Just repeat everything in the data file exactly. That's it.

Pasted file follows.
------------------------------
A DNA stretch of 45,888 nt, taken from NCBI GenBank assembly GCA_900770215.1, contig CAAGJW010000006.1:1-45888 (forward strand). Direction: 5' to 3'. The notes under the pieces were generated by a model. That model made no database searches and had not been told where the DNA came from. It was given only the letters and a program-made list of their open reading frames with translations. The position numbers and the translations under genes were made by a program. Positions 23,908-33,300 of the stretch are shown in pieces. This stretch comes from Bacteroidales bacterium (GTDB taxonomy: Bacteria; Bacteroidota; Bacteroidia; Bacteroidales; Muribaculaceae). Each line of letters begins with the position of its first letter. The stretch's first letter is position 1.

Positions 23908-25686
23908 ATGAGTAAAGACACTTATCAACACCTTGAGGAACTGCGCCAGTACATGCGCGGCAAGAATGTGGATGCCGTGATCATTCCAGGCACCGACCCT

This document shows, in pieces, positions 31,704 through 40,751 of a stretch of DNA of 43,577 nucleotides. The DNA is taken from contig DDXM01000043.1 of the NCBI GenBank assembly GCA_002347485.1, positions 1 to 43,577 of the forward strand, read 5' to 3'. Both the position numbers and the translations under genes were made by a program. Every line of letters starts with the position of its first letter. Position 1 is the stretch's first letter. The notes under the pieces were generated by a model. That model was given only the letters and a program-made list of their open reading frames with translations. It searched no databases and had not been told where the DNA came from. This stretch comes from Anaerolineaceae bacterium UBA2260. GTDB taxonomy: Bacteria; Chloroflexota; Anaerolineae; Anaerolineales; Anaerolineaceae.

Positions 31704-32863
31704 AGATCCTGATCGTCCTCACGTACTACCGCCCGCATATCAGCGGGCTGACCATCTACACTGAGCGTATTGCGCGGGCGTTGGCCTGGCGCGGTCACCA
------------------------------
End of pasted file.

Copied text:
A DNA stretch of 45,888 nt, taken from NCBI GenBank assembly GCA_900770215.1, contig CAAGJW010000006.1:1-45888 (forward strand). Direction: 5' to 3'. The notes under the pieces were generated by a model. That model made no database searches and had not been told where the DNA came from. It was given only the letters and a program-made list of their open reading frames with translations. The position numbers and the translations under genes were made by a program. Positions 23,908-33,300 of the stretch are shown in pieces. This stretch comes from Bacteroidales bacterium (GTDB taxonomy: Bacteria; Bacteroidota; Bacteroidia; Bacteroidales; Muribaculaceae). Each line of letters begins with the position of its first letter. The stretch's first letter is position 1.

Positions 23908-25686
23908 ATGAGTAAAGACACTTATCAACACCTTGAGGAACTGCGCCAGTACATGCGCGGCAAGAATGTGGATGCCGTGATCATTCCAGGCACCGACCCT

This document shows, in pieces, positions 31,704 through 40,751 of a stretch of DNA of 43,577 nucleotides. The DNA is taken from contig DDXM01000043.1 of the NCBI GenBank assembly GCA_002347485.1, positions 1 to 43,577 of the forward strand, read 5' to 3'. Both the position numbers and the translations under genes were made by a program. Every line of letters starts with the position of its first letter. Position 1 is the stretch's first letter. The notes under the pieces were generated by a model. That model was given only the letters and a program-made list of their open reading frames with translations. It searched no databases and had not been told where the DNA came from. This stretch comes from Anaerolineaceae bacterium UBA2260. GTDB taxonomy: Bacteria; Chloroflexota; Anaerolineae; Anaerolineales; Anaerolineaceae.

Positions 31704-32863
31704 AGATCCTGATCGTCCTCACGTACTACCGCCCGCATATCAGCGGGCTGACCATCTACACTGAGCGTATTGCGCGGGCGTTGGCCTGGCGCGGTCACCA